48. 48. 10 −1 10 0 10 1 10 2 10 3 10 4 10 −1 10 0 frequency [Hz] magnitudeofZorH1,0 [Ω] 10 −1 10 0 10 1 10 2 10 3 10 4 −40 −35 −30 −25 −20 −15 −10 −5 0 5 frequency [Hz] phaseangleofZ[°] 0 0.5 1 1.5 −1.6 −1.4 −1.2 −1 −0.8 −0.6 −0.4 −0.2 0 real part of Z or H1,0 [Ω] imaginarypartofZorH1,0 [Ω] 0.14 0.16 0.18 0.2 −0.02 −0.01 0 0.01 10 −1 10 0 10 1 10 2 10 3 10 4 10 −5 10 −4 10 −3 10 −2 10 −1 10 0 10 1 10 2 frequency [Hz] magnitudeofH2,0 [VA−2 ] 10 −1 10 0 10 1 10 2 10 3 10 4 −100 −50 0 50 100 frequency [Hz] phaseangleofH 2,0 [°] (a) (b) (c) (d) (e) Figure 3.3: Demonstration of the experimental derivation of HFRF with Equa- tions 3.27 and 3.28. (a–c) Comparison of experimentally derived H1,0 spectra (crosses) and measured EIS spectra (circles) of a PEM fuel cell. (d–e) Experimentally derived H2,0 spectra of a PEM fuel cell. Colours depict different levels of CO poisoning (black = no CO, red = 20 ppm CO, green = 100 ppm CO). H2+CO/H2 operation, T=80 ◦ C, IW P =0.1 A, amplitude of NFRA measurement 60 mA, amplitude of EIS measurement 5 mA. 37
  49. 49. Chapter 4 Experimental As explained in the introduction (Chapter 1), preliminary experiments with a PEM fuel cell under dehydration, flooding and CO poisoning are done in this work (Chapter 5). The methods and materials for those experiments are explained in Section 4.1. As a consequence of those preliminary experiments, a special experimental setup was designed for a further detailed analysis of the most interesting cases of CO poisoning (Chapter 6) and dehydration (Chapter 7). This so-called differential H2/H2 cell setup is described in Section 4.2 and the experimental procedures for the detailed analysis are explained. Finally, some comments on stability, accuracy and reproducibility of the measurements are given in Section 4.3. 4.1 Experiments with PEMFCs of Technical Size The experiments which will be presented in Chapter 5 were performed using a single 26 cm2 PEM fuel cell with a Nafion R 1035 membrane. The Nafion R membrane was prepared by boiling in 5% H2O2 solution for one hour at 90 ◦ C, washing in hot water, boiling in 1 molar H2SO4 solution for two hours at 100 ◦ C, washing in hot water and boiling in water for two hours. Deionised water additionally filtered with a Millipore R purification system and an ohmic resistivity greater than 10 MΩ cm was used for all experiments. A catalyst ink consisting of platinum black (Alfa Aesar) and 10 wt% Nafion R from Nafion solution (10 wt% in water) was spray-painted onto the membrane with a resulting catalyst loading of 1 mg cm−2 Pt. After spraying, the catalyst layer was dried at 120 ◦ C and sintered onto the membrane at 130 ◦ C for 30 min to ensure protonic conductivity between catalyst layer and membrane. 38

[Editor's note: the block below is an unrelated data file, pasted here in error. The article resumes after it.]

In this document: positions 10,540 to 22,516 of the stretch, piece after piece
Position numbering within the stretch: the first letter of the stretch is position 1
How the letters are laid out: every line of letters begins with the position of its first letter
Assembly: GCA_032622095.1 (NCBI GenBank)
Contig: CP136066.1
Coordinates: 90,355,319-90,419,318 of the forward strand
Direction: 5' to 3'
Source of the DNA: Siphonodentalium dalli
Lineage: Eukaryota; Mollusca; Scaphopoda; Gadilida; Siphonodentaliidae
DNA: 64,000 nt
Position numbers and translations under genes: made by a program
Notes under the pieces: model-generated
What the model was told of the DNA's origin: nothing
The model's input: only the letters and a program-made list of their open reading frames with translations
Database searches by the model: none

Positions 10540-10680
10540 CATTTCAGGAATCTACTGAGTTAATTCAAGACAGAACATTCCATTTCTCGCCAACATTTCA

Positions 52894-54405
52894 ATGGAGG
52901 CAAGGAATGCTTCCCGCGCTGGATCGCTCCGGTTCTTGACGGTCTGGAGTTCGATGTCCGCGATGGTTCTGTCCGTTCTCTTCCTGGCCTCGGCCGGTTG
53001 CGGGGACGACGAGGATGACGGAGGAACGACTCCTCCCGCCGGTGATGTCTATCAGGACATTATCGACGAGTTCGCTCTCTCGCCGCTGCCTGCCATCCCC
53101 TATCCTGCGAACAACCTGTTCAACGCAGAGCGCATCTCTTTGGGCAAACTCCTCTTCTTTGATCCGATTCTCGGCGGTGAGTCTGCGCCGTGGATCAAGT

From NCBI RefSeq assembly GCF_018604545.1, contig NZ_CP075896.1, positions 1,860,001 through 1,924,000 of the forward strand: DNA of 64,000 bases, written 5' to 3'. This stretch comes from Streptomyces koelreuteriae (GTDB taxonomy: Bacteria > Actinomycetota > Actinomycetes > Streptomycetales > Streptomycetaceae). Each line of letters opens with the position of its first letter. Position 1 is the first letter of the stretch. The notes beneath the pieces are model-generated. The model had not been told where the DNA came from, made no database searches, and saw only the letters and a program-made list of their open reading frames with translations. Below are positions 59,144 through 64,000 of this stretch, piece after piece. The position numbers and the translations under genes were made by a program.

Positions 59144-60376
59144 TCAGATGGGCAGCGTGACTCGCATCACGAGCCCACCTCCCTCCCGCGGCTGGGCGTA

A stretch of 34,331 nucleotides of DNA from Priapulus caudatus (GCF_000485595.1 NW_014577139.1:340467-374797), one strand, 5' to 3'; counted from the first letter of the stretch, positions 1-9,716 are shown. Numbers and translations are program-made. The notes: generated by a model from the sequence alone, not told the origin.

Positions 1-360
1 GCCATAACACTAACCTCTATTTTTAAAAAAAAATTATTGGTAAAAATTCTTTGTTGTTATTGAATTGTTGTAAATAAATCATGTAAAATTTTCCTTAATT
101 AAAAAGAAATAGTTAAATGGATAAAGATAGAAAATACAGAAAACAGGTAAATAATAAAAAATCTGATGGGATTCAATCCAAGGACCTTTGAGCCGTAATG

×